The papers of Herbert and Josephine (Hamilton) Van Meter document Herbert Van Meter’s time as a student at Oberlin College (1933-37), and his career as an Oberlin College Shansi Memorial Association (OSMA) representative in China and as a Navy chaplain during World War II. The collection also contains documentation concerning Josephine Van Meter’s career as a representative for Shansi in China, her position as a Y.W.C.A. instructor, and as Executive Secretary of OSMA (1944-46).
This collection consists of 1.8 linear feet of correspondence, including letters written between Herbert and Josephine (Hamilton) Van Meter, incoming and outgoing correspondence of the parents of Herbert and Josephine (Hamilton) Van Meter, and letters written by Chaplain Herbert Van Meter to the parents of American soldiers killed in action. This correspondence documents the Van Meter’s days as students at Oberlin College, their work in China, and their activities during World War II.
The collection documents life in China (1930s-1950s), activities at Oberlin College (1930s), and World War II through diaries and photographs of the Van Meters. Herbert Van Meter’s diaries (1933-52) detail his days as a student at Oberlin College as well as his activity just prior to the United States entering World War II through the aftermath of the conflict. Photographs (primarily the 1930s-1940s) provide visual documentation of the Van Meter’s experiences in China, including pictures of people, buildings, and daily activities.
The writings of Herbert and Josephine (Hamilton) Van Meter (Series 9, Subseries 2) illustrate the Van Meter’s interest in China, during their college days and their time spent as OSMA representatives.
Although the Van Meters were very active following their return from China in 1951, the collection provides little documentation for this period (1951-1996). Herbert Van Meter’s 32 years as a minister (1951-1982) and Josephine Van Meter’s service to the Oberlin community (i.e., Alumni Board, 1970-73; Class President 1970-75; and OSMA Trustee, 1968-78) are only briefly mentioned in biographical sketches, or brief correspondence.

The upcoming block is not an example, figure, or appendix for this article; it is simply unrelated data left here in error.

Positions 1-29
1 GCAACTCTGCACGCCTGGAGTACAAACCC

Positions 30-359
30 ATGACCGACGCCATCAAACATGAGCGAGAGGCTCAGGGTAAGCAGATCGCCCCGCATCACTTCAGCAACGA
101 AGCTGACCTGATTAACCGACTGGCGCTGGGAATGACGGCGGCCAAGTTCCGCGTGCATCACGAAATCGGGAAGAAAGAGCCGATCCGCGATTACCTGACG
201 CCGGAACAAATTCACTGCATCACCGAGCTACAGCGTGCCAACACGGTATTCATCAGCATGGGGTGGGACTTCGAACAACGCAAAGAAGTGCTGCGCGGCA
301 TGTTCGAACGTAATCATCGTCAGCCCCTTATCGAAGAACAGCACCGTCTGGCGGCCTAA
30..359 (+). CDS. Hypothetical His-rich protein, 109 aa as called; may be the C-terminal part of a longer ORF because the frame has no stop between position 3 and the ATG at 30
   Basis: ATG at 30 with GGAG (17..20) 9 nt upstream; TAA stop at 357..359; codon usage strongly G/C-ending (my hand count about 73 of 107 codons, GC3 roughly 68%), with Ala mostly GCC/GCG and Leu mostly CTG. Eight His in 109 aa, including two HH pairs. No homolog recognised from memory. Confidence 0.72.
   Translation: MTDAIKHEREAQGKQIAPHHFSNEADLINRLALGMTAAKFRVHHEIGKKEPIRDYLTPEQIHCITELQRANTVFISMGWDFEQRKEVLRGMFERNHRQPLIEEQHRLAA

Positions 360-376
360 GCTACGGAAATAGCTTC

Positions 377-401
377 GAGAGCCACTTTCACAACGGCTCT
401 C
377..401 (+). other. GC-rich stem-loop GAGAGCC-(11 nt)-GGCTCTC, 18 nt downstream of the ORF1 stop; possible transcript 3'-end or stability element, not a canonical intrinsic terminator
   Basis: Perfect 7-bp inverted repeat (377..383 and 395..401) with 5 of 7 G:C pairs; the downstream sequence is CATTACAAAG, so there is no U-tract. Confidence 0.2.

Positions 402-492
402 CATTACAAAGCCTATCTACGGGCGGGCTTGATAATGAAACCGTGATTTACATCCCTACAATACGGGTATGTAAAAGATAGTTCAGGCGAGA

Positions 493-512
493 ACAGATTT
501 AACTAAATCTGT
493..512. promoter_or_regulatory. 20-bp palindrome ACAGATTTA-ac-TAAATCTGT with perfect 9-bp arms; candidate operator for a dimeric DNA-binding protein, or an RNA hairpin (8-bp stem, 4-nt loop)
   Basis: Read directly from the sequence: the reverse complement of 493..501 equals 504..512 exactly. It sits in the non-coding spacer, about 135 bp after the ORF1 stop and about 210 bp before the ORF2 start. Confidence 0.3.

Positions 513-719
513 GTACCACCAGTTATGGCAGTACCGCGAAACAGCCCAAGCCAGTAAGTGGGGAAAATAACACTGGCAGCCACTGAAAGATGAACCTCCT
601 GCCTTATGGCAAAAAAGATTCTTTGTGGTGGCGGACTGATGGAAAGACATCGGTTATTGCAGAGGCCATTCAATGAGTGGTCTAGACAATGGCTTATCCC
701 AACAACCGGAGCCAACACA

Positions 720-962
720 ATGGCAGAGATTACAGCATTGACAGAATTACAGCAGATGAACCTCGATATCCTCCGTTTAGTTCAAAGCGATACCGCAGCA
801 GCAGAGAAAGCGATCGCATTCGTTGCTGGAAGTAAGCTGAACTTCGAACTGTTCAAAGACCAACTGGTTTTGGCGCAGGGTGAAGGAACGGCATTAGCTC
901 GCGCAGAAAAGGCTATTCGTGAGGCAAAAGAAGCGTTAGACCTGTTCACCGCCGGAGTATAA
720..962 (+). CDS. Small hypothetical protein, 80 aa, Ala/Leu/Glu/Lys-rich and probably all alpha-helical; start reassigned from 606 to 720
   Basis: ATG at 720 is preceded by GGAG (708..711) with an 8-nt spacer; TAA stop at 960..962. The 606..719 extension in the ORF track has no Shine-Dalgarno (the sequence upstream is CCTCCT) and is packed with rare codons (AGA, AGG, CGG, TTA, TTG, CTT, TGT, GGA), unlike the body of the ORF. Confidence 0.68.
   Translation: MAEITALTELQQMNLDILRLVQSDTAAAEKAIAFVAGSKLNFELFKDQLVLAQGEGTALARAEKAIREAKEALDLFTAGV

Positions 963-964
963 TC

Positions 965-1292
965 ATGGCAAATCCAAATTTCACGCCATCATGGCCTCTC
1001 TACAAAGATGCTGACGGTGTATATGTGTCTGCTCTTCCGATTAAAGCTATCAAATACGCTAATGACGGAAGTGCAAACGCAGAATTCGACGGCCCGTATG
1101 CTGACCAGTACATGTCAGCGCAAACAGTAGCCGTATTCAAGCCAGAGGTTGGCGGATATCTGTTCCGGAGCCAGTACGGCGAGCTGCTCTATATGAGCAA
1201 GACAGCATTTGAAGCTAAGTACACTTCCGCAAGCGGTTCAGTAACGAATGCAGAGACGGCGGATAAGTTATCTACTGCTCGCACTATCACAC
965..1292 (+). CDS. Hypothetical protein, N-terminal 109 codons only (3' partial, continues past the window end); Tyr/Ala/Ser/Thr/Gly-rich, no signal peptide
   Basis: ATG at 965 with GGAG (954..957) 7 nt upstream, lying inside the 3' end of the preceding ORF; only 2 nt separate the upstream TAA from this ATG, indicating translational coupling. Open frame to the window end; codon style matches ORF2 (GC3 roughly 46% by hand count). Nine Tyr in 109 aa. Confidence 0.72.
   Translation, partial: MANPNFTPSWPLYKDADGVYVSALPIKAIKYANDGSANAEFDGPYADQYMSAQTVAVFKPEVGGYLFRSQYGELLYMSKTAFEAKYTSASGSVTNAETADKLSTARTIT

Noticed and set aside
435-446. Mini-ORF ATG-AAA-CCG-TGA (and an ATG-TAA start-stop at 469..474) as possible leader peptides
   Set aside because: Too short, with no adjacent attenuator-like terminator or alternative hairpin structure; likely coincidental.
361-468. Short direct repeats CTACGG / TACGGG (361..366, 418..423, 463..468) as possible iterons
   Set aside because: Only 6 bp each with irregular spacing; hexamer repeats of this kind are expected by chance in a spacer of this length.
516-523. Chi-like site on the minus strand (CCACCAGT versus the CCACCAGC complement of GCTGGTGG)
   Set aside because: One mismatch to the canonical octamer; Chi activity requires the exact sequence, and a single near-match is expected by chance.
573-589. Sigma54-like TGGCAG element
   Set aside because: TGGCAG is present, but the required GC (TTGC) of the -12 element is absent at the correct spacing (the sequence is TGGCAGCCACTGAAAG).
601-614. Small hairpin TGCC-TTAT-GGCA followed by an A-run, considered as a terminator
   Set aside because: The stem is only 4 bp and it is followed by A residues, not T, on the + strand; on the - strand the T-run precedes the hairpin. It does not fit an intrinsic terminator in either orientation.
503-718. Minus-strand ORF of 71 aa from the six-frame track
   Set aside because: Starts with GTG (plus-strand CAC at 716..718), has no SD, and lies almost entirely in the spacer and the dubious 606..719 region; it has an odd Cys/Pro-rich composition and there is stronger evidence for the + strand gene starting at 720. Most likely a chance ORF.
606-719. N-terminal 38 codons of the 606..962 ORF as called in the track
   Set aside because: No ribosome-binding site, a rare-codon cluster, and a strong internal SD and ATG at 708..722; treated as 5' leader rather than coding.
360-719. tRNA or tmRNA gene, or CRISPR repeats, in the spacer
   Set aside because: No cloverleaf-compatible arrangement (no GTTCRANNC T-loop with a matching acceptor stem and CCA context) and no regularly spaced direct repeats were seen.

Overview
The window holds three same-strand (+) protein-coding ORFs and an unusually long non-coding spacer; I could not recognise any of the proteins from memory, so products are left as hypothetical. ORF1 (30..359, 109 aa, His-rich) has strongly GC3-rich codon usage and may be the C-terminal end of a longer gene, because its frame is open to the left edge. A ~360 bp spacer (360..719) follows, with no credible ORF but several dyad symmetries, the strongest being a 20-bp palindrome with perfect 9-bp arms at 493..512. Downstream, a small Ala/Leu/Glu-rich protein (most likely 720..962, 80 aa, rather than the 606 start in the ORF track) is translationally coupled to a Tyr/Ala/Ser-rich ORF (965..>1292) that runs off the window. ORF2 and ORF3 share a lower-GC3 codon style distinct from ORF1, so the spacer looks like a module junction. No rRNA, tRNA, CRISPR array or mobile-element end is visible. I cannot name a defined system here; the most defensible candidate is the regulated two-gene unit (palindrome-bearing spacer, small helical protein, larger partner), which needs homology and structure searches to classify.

Series 1. Biographical/Historical Files, 1936-1951, n.d. (10 folders, 0.2 linear feet)
Contains biographical information relating to both Herbert and Josephine Van Meter. Consists of a clippings file, report cards, materials related to Mr. Van Meter’s military service, programs relating to Mr. Van Meter’s graduation from chaplain school, and certificates. Arranged alphabetical and thereunder chronologically.
Series 2. Incoming Correspondence of Herb Van Meter, 1938-1948 (6 folders, 0.2 linear feet)
Arranged into two subseries: Subseries 1. Josephine Hamilton (Van Meter) to Herbert Van Meter; and, Subseries 2. Other Incoming Correspondence to Herbert Van Meter. Subseries 1 contains letters written by Josephine Hamilton to Herbert Van Meter while he was in China. Subseries 2 consists of letters that were received from friends, acquaintances, and employers, most during the time that Mr. Van Meter served as a Navy chaplain (1943-1945). Arranged chronologically.
Series 3. Outgoing Correspondence of Herbert Van Meter, 1937-1950 (33 folders, 0.8 linear feet)
Consists of two subseries: Subseries 1. Herbert Van Meter to Josephine (Hamilton) Van Meter; and, Subseries 2. Herbert Van Meter to Others. The bulk of the correspondence was sent to Josephine Hamilton during Herbert Van Meter’s tenure as a Shansi representative in Taiku, China (1937-1940), and as a Navy chaplain (1944-1946). Other letters, dated between 1937 and 1940, 1943 and 1950, were written to family and friends. Most of the correspondence written to other individuals was written during Herbert Van Meter’s time in Shansi, though some of the letters cover his time in the Navy (1943-1945), and the period shortly after World War II. Arranged chronologically.
Series 4. Incoming and Outgoing Correspondence of Herbert Van Meter (re: military service and Iwo Jima), 1945-1946 (7 folders, 0.4 l.f.)
This series contains correspondence relating to Herbert Van Meter’s military service. Most significant here are letters, arranged alphabetically, that Mr. Van Meter sent to parents of recently killed American soldiers on Iwo Jima island in the Pacific. These files also include responses of these parents, often thanking Herbert Van Meter for his assistance. Other noteworthy documents include a file containing military orders and promotions. Arranged alphabetically.